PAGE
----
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India’s Drug Industry Needs A Major Overhaul

Context:

Lack of regulatory oversight in India’s drug industry.

Relevance:

GS II- Health

Dimensions of the Article:

  1. Current situation of generic medicine in India
  2. Lack of regulatory oversight
  3. What is a generic medicine?
  4. Challenges & issues
  5. Measures by Indian government
  6. Conclusion

Current situation of generic medicine in India:

  • According to the Economic survey, India is the largest provider of generic medicines, producing 20% of the world’s supply.
  • Its $50 billion drug-manufacturing industry exports medicines to over 200 nations and makes 60% of all vaccines.
  • It boasts “the highest number” of US Food and Drug Administration compliant plants outside America and some of the generic pharmaceutical companies of India produce high-quality medicines.

Lack of regulatory oversight:

  • India seeks to claim the mantle of “pharmacy to the world,” but there is short on regulatory oversight.
  • Recent incidents that highlight this flaw:
  • Generic cough syrups:
    • The cough syrup have killed dozens of children.
    • The children who died were mostly under the age of five years.
    • They were given Indian-made over-the-counter products contaminated with industrial solvents and antifreeze agents that are fatal in even small amounts.
  • Eye drops:
    • The eye drops contained extensively drug-resistant bacteria that has caused blindness.
    • So far 68 patients across 16 US states have been affected.
    • As per the lastest report by the Centers for Disease Control and Prevention, . three people died, several had to have their eyeballs removed, some went blind.
    • The Indian company, Global Pharma Healthcare, issued a voluntary nationwide recall for the drops.
  • There were reports claiming that chemotherapy drugs have been contaminated.

What is a generic medicine?

  • There is no definition of generic or branded medicines under the Drugs & Cosmetics Act, 1940 and Rules, 1945 made thereunder. However, generic medicines are generally those which contain same amount of same active ingredient(s) in same dosage form and are intended to be administered by the same route of administration as that of branded medicine.
  • The price of an unbranded generic version of a medicine is generally lower than the price of a corresponding branded medicine because in case of generic version, the pharmaceutical company does not have to spend money on promotion of its brand.

Challenges & issues:

  • Drug making involves 8-10 stages, in which India is not being competitive from the initial or intermediate stages.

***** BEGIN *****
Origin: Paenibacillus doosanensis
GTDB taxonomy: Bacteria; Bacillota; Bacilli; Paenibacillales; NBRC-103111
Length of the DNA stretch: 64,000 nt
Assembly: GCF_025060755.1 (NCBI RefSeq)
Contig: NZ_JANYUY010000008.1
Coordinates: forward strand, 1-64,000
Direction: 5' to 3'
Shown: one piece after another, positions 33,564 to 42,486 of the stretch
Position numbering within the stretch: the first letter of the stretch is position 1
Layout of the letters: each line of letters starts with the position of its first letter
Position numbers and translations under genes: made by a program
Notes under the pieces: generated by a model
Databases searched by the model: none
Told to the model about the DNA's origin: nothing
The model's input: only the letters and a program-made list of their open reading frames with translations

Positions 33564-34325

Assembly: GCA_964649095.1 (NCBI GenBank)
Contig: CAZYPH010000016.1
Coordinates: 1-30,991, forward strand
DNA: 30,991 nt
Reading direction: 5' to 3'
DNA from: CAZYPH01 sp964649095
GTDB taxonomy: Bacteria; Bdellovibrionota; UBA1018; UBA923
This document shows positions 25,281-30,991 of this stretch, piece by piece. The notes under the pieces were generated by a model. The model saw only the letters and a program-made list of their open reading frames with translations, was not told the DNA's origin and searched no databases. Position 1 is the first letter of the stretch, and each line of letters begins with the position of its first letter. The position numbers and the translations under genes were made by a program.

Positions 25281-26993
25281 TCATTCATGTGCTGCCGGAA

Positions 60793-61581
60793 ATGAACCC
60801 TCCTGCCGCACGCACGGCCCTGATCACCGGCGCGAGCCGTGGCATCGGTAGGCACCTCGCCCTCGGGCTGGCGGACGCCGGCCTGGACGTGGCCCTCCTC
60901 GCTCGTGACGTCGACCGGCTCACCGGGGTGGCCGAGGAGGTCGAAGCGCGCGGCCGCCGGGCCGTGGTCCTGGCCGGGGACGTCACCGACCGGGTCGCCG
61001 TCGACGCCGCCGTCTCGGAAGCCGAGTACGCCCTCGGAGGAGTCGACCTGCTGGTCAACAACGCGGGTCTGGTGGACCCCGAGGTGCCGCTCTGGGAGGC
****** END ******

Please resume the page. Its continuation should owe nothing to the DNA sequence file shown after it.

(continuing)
• India imports penultimate stage products to make most medicines. This increases the end costs. E.g., in Crocin makingPhenol is an Active Pharma Ingredient (API) and Benzene & Propylene are Key Starting Materials (KSM). APIs and KSMs are penultimate products, which India needs to import.
  • India buys 70% inputs from a single supplier – China. For specific APIs, 90% inputs come from China. In case where India makes APIs or KSMs, intermediates are imported from China.
  • With pharma sector growing well, using imported inputs for enhancing competitiveness is business-worthy, but critical dependence on a single supplier may lead to a hostage situation. India was nearly self-sufficient in pharma inputs in 1990s.

Measures by Indian government:

  • Some recent measures by the Indian government to control drug trafficking include setting up of the Narco Coordination Centre in 2016, a mechanism under the NCB which was restructured in 2019 into a four-tier district-level scheme.
  • An e-portal, Seizure Information Management System, was also launched in 2019 under the Narcotics Drugs and Psychotropic Substances Act, for better coordination of all drug law enforcement agencies.
  • India has entered into 26 bilateral agreements to tackle the threat of drug trade.
  • India’s drug enforcement challenge is accentuated by the country’s large size and a huge pharmaceutical industry. The northeast region faces shortage of staff and equipment to tackle the illicit traffic of drugs.
  • Further complicating the problem is the increase in use of dark web and cryptocurrency by drug peddlers and buyers. A Bengaluru resident was arrested in 2021 for procuring drugs from the dark web. He had hacked bitcoin exchanges, poker websites, and company websites to pay for drugs. The anonymity of the dark web makes it difficult for enforcement authorities to track the movement of drugs or even seize money in cryptocurrency.

Conclusion:

The above incidents signify the need to make India’s drugs regulatory systems to be transparent, predictable and verifiable.


February 2024
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